their day. Doing this also breaks the association they might have with your leaving routine and the empty house.
Associate Your Absence with Good Things
Right now, all your dog has to think about is how lonely they’ll be when you’re gone. At some point, their frustration and anxiety start to make sense. Instead of having your absence tied to panic and worry, try to give them something to look forward to. If you don’t already have a comfortable dog bed, consider investing in a nice one and pulling it out before you leave in the morning. If that doesn’t work, remember that most dogs are heavily food-motivated. Use this to your advantage!
Before you leave the house, try giving your dog a special treat. Consider using a Kong toy that has holes on either end where your pet has to concentrate their attention in order to get the food out. Not only does this help take their attention away from your absence, but it also begins to give them something positive to look forward to when you leave the house. Remember to pick the toy back up immediately once you get home – those treats are something your pet only gets to enjoy while you aren’t there. This part is important! If the treats are something that they get all of the time, then they won’t command as much attention.

Take Your Pup for a Walk

A tired dog is often a calm dog. You might want to try taking your pet for a lengthy walk before you leave the house. If that isn’t possible, try to play with them for at least 30 minutes in some way, shape, or form. The goal isn’t necessarily to exhaust your dog but rather to burn off excess energy and induce a sense of peacefulness in them. Exercise often accomplishes both of these goals, and when combined with the other tips in this post, they can often help your pup relax quite a bit while you’re away from home.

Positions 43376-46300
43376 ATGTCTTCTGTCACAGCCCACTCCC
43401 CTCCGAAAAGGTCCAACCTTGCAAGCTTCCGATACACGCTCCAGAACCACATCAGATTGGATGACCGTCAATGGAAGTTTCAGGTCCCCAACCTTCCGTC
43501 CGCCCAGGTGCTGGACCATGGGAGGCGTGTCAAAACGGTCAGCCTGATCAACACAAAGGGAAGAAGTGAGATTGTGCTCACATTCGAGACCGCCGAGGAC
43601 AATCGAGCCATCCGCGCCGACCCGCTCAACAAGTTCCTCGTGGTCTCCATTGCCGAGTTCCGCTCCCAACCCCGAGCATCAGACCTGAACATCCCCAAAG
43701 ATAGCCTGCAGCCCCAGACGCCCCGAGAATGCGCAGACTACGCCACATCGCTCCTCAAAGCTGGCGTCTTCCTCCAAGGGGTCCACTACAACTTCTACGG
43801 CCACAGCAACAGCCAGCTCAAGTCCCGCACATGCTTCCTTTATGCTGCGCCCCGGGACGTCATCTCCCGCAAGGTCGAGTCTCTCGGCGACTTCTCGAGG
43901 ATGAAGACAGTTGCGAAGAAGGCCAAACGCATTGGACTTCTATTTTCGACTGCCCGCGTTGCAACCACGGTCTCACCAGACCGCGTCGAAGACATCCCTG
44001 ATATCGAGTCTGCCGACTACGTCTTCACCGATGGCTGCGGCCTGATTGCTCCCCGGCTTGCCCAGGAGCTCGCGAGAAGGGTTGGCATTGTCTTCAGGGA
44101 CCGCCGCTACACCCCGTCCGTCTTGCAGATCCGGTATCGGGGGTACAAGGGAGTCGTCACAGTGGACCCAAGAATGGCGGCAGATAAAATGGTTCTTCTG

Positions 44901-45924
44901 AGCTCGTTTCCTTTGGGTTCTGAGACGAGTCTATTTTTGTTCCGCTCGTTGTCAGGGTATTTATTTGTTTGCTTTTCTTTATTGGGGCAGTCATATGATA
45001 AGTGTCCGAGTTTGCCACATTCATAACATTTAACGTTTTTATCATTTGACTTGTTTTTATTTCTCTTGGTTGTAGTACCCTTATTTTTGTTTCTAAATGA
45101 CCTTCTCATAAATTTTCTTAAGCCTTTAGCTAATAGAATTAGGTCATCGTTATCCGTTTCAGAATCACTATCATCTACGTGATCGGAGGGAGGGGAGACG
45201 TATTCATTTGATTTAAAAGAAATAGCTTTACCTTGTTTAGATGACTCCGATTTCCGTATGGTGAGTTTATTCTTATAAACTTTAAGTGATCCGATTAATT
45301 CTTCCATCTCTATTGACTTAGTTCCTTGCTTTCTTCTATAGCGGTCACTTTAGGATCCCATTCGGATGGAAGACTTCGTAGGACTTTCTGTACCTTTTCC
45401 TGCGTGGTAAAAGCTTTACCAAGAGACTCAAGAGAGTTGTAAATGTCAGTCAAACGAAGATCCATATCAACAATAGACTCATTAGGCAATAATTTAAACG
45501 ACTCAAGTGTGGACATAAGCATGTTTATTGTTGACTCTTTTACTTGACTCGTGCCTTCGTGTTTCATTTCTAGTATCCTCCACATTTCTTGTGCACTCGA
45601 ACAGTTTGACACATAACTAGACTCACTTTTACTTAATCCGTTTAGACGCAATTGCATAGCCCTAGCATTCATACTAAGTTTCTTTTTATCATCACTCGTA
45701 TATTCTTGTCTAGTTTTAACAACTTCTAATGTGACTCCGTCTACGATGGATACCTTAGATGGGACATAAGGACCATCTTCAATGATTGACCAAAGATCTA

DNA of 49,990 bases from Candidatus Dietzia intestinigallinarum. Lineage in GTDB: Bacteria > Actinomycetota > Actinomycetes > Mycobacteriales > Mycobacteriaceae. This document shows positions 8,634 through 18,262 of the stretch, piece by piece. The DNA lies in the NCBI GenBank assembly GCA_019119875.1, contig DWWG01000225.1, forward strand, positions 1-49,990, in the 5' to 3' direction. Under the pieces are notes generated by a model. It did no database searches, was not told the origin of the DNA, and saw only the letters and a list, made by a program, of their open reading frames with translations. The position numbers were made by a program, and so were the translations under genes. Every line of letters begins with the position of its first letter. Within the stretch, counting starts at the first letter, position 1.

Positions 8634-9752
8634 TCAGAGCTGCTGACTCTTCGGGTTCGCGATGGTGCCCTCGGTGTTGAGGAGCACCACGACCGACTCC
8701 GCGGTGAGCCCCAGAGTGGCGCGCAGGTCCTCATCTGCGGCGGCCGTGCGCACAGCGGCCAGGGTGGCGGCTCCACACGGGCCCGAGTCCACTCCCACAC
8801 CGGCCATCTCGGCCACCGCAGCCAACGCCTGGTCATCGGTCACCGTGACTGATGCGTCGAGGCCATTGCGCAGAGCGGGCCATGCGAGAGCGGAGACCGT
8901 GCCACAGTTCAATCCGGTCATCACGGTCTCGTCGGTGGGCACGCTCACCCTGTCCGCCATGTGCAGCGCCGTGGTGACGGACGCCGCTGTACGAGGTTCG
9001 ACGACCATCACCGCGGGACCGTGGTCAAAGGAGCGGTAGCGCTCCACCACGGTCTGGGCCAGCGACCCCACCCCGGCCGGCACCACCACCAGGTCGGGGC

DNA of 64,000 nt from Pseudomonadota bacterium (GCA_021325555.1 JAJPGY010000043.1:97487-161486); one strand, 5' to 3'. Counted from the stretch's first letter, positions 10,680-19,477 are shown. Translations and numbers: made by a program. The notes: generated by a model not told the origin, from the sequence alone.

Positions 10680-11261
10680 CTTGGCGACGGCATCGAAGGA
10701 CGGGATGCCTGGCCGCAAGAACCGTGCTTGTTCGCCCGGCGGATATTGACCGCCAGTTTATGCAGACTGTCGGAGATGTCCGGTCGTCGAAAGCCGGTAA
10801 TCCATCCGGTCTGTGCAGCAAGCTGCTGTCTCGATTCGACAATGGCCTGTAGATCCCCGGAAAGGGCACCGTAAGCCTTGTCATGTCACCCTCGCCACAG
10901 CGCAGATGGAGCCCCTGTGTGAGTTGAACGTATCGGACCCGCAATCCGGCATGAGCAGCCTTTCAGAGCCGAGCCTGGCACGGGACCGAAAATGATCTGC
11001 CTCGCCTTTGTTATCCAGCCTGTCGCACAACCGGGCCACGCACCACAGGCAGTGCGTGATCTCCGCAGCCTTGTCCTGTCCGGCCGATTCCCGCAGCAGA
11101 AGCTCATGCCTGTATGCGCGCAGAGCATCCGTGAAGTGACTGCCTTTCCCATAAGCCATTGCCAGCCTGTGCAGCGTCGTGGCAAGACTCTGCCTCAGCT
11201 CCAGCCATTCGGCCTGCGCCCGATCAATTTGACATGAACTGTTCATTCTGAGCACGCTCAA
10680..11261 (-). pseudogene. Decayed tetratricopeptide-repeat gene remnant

Talk to a Professional If you’ve tried all of the above and nothing has helped, then it might be time to speak with a professional. I know that the prospect might be a little uncomfortable, but keep in mind that you didn’t do anything wrong here. You’re probably a great owner – there isn’t really any fault to be had, in other words, so don’t worry about being judged. Professionals just want to help your dog feel better and help make your days easier.
Consider speaking with your vet about the struggles you’re facing and ask them for recommendations if they don’t offer treatment for separation anxiety themselves. They’ll often be able to give you the name of someone who can help.
Keep calm (even if your dog can’t) and don’t worry – you can work through pet separation anxiety.

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About Simba's Mom

I was born and raised in California, lived in Pennsylvania for several years, and have recently moved to Delaware. I have gone from being a teacher for 20 years to a blogger and now back to teaching but still blogging. I have a great dog named Simba. Simba is a German Shorthaired Pointer. Life with Simba is an adventure every day. I have had dogs my entire life but I have learned most about dogs living with Simba. German Shorthaired Pointers really do become your best friend. They become extremely attached and that is why they say they have the Velcro phenomenon. Simba now has a sister 8 years younger and her name is Gypsy.